The Cultural Treasure of Palácio da Bolsa in Porto

There are many places to which my heart yearns to return. Call it cliched if you will but it’s true. Palácio da Bolsa is one such place. I never imagined a palace like this to be found in the centre of Porto. And now I sit looking back at my photos from my travels in 2015, in utter awe of this palace and wondering when my next visit will be.


What’s so incredible about the neoclassical building of Palácio da Bolsa is that it was built in the 19th century by Porto’s Commercial Association and for many years it served as a Stock Exchange. A Stock Exchange in a palace, you may ask? Well, yes, and a glorious one at that! Today the palace no longer operates as a Stock Exchange. It is a UNESCO World Heritage Site and museum whereby visitors from all over the world flock to marvel at its glory.

Most of the palace was complete by 1850, but the interior was only finished in 1910 and involved several different artists. This creates a melange of artistic and architectural styles and influences. And as you progress from one room to the next you’ll be able to notice these significant differences and how they contribute to the overall uniqueness of the building.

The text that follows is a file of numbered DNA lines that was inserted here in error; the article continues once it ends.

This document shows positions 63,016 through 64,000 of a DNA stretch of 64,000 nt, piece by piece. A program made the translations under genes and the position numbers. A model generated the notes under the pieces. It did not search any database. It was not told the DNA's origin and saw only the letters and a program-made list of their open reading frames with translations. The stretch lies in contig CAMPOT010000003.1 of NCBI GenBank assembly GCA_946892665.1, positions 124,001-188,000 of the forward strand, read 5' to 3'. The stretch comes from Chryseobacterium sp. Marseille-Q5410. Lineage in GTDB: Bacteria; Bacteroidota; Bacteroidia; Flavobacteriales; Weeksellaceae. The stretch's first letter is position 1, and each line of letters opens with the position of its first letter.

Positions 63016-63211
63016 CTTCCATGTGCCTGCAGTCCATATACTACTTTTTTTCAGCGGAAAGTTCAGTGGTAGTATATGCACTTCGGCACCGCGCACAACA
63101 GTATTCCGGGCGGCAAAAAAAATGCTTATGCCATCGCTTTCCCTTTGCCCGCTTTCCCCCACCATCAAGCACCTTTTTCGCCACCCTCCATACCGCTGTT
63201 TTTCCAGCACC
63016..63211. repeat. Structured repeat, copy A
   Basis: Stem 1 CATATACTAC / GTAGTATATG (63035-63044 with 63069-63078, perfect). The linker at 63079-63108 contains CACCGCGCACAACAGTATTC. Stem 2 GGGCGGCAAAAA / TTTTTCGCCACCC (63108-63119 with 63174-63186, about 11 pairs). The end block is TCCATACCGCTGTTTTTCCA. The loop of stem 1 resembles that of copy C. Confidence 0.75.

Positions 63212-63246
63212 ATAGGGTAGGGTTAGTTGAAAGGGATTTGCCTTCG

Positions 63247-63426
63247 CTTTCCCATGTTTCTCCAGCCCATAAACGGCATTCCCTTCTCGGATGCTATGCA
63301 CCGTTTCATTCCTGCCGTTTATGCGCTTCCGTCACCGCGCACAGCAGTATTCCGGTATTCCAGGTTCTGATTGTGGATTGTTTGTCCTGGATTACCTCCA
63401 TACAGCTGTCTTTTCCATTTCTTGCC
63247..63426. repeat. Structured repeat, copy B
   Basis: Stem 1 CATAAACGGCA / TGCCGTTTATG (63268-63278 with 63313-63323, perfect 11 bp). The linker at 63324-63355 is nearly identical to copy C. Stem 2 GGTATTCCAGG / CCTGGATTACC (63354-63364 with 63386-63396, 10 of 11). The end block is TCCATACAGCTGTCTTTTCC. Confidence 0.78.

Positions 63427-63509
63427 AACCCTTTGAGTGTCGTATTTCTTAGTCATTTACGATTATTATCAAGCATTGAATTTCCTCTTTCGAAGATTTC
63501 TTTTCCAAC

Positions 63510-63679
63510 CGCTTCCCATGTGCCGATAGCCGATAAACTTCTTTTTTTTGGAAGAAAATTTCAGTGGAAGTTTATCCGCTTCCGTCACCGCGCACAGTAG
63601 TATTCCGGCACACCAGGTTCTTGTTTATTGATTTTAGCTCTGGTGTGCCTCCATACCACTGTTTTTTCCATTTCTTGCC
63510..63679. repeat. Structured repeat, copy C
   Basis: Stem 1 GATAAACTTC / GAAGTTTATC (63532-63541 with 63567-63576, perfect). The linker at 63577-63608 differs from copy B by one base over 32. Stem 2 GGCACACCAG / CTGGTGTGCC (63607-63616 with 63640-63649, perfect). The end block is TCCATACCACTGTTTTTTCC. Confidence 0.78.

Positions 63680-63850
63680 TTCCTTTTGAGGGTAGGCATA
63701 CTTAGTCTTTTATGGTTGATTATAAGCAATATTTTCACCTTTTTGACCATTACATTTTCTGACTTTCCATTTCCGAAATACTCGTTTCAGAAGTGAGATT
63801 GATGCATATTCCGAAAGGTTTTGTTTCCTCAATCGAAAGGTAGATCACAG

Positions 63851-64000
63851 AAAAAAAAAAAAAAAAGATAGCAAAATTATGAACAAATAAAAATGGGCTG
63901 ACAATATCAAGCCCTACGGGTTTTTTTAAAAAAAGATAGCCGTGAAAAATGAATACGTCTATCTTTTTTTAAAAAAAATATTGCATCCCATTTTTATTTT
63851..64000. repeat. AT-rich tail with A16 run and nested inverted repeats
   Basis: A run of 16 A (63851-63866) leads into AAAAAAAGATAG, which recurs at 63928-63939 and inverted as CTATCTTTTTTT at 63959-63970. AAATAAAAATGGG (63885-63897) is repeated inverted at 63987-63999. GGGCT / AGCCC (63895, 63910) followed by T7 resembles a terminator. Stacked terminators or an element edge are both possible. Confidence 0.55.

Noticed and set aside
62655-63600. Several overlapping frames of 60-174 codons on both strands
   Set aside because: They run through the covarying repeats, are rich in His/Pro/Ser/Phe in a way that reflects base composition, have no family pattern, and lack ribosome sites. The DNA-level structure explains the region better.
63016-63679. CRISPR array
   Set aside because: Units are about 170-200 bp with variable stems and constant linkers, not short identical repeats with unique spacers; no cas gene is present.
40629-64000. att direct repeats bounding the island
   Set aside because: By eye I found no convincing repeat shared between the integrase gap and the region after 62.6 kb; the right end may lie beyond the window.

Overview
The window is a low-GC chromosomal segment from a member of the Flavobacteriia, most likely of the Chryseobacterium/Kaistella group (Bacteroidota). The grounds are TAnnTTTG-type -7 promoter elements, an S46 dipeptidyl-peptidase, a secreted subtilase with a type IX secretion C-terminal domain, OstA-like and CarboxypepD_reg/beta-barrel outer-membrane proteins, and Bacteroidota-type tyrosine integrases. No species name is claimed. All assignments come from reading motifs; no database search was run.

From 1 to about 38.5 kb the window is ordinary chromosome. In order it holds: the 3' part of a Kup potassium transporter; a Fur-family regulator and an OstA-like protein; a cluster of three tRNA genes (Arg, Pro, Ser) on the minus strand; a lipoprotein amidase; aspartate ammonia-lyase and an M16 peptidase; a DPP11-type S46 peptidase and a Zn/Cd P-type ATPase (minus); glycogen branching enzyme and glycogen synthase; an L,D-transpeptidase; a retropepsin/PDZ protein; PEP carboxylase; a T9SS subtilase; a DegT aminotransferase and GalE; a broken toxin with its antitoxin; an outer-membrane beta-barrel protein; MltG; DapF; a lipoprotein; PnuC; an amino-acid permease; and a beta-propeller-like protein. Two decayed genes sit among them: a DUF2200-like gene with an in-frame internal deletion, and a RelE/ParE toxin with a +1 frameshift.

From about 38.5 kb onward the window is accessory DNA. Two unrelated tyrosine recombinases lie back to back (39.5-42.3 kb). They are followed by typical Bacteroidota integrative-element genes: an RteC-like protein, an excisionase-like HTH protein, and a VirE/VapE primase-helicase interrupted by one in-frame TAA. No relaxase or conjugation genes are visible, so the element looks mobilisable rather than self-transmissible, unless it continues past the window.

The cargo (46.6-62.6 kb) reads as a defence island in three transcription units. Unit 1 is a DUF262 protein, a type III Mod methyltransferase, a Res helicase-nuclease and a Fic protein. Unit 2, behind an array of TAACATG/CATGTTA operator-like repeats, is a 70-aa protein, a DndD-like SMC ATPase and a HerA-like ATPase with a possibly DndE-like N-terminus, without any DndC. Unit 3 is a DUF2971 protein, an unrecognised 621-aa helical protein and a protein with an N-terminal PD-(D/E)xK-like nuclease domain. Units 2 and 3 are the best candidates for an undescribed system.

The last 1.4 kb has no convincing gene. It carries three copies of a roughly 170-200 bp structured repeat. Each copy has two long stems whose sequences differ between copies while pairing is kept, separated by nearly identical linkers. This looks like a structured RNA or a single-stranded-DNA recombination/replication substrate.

For instance, light enters the Palácio da Bolsa in the most amazing of ways. The central courtyard room (called The Hall of Nations), is enclosed with a glass dome. This allows light to fall illuminating frescoes, coats-of-arms and sculptures alike.


However, for me, the most incredible room of the Palácio da Bolsa is the Arab Room which was built between 1862 and 1880. During the 19th century Moorish style interiors were in revival and were highly fashionable. From the onset you can see that the doors leading to the Arab Room are very detailed with stained glass features and intricate designs. But these doors are just the tip of the iceberg.



As one enters, craftsmanship, aesthetics and beauty are words that immediately spring to mind. The beauty of the room is overwhelming and the details and exquisite colours of the walls and columns make for a very regal setting.


Furthermore, the floor is made from the highest quality woods such as mahogany, rosewood and maple, as is most of the building. It is also equally as patterned and detailed as the walls.



Back in the day the Arab Room was used as a reception venue where government officials would gather. Today the Palácio da Bolsa is utilized for concerts and prestigious events requiring a magnificent setting.


Elizabeth Joss

Elizabeth Joss is the founder and main writer at The Museum Times. She works as a university lecturer by day and is an avid travel blogger and arts and culture enthusiast by night. Elizabeth started The Museum Times out of the need to give smaller, lesser-known museums more exposure.

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